Sunday, April 11, 2010

Hope Is The Thing With Feathers

From the vantage point of Royal Street on a beautiful spring day, the resurgence of New Orleans was abundantly on display.  Choosing from the delectable fare at the New Orleans Roadfood Festival was nigh impossible:  roasted oysters, crawfish enchiladas, roast beef Po Boys, Texas barbecue, dark chocolate turtles, pecan pie, and more.

If you needed a break from eating, you could settle on a curbside and listen to live music:  Doreen, the Queen of the Clarinet, and many others, all top-notch, a different group on almost every block.

I’ve been to New Orleans only once, more than thirty years ago, and I remember little:  the Mississippi River, so vast down here, so different from the Mississippi of the Upper Midwest where I grew up; the long, gaily painted shutters on the windows; and a colleague taking us miles out of the city to eat catfish (to this day I don’t know why we had to leave New Orleans to eat).  I’m a died-in-the-wool northerner, so I hadn’t a great hankering to head back south, but we have friends in New Orleans who’ve been there some years now, through Katrina and all the rest, and it was overdue to come together on their home ground.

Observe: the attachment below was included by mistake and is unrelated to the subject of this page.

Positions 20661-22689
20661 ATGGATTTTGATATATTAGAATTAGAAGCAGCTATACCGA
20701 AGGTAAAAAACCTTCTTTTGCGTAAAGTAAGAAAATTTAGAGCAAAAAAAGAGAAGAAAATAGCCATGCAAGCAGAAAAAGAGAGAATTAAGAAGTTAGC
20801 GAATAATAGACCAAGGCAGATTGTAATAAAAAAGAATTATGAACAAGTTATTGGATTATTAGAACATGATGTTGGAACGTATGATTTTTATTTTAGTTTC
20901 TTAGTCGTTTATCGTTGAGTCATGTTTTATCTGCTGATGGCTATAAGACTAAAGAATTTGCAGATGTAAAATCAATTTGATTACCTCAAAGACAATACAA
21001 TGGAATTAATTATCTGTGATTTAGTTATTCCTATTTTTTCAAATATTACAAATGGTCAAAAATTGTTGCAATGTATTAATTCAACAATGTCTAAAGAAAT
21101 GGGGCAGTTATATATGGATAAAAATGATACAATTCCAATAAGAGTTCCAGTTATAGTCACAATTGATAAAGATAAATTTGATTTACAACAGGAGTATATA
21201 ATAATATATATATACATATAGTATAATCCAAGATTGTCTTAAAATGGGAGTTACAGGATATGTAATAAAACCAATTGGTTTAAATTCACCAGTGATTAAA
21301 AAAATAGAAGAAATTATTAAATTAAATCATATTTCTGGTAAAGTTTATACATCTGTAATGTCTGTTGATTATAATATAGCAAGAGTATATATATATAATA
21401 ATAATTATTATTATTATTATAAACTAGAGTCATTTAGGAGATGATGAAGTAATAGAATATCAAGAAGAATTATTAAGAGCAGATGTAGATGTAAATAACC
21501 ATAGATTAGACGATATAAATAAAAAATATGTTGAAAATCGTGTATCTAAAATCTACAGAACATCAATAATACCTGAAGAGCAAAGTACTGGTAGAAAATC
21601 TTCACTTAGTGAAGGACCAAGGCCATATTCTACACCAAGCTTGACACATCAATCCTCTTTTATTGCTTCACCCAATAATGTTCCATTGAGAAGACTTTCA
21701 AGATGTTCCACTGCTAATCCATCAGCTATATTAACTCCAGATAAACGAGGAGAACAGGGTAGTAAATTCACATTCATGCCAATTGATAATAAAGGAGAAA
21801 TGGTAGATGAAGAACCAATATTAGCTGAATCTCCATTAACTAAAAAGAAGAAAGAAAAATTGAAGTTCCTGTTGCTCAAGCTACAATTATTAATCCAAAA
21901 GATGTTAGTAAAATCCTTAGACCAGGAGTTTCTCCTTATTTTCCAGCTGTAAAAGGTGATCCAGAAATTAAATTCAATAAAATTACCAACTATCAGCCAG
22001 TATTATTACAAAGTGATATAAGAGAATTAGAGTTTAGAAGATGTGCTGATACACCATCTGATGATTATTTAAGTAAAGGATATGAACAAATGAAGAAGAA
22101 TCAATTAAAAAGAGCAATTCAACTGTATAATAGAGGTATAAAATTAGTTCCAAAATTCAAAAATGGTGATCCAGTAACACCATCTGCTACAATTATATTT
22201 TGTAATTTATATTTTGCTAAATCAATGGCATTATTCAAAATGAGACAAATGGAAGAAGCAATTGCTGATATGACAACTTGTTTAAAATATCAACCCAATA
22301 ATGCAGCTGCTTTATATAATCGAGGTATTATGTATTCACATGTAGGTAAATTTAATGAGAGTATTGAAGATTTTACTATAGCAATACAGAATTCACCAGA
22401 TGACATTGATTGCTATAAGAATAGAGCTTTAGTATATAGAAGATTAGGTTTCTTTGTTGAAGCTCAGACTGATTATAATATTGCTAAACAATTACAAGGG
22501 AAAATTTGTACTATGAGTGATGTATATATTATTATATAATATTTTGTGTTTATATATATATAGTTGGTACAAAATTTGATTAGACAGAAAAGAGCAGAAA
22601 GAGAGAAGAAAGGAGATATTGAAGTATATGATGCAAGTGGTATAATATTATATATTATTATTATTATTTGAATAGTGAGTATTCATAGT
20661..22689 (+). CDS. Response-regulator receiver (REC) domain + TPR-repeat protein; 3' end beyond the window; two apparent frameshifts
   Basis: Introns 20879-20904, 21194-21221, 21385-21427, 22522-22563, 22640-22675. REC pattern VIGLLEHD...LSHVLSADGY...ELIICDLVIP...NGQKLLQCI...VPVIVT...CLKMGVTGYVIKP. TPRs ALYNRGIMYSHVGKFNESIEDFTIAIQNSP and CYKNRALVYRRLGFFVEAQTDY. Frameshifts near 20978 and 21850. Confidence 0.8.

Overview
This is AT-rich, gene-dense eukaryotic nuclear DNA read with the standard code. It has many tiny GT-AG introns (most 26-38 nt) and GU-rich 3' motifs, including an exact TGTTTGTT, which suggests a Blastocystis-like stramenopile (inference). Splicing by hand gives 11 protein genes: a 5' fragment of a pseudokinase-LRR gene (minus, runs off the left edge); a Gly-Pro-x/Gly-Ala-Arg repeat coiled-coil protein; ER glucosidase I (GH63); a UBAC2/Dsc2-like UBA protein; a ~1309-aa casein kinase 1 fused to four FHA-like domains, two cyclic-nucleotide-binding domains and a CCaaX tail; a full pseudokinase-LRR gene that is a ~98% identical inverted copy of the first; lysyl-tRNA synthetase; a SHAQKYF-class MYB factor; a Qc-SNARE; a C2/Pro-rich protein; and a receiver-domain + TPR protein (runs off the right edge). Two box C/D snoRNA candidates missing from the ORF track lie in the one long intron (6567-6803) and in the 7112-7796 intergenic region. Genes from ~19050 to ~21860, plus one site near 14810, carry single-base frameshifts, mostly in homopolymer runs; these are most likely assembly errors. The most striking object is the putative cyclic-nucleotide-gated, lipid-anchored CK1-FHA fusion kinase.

On our first night, our friends took us to Brigtsen’s, "Rebuilding New Orleans - One Plate at a Time," and, oh, did they make good on that.  After a round of knock-your-socks-off appetizers, our main courses were broiled drum fish with crabmeat parmesan crust, mushrooms, and lemon mousselline sauce and Brigtsen's seafood platter, a/k/a the "Shell Beach Diet” (they are big on tongue in cheek when they use the term diet, I assure you).

The restaurant is set in a Victorian house with elegantly decorated rooms.  The wait staff served us with efficiency and panache.  (We thought our waitress must be from New York, as she moved so fast and never missed a quip; our provincialism was exposed when we asked “where from?” and her answer was south Louisiana.)  To my chagrin, I couldn’t find room for even one spoonful of dessert.  Our ever-on-target waitress admonished, “Next time, for you ladies, it’s four apps and two desserts.”  She had our number, all right—and we’ll definitely take her up on that.

That was only the beginning.  Our stay was short, but our hosts were determined that we make the most of our time in their home town.  The weather was perfect.  None of that summer steam bath:  sunny, temperate days, cool nights, no sitting trapped in an air-conditioned box.  Evenings, we sat outside with cocktails while our friends’ dog Reggie explored his yard.  (Reggie is new to the household, and one of probably thousands, both human and animal, to be named after Reggie Bush of the Saints.)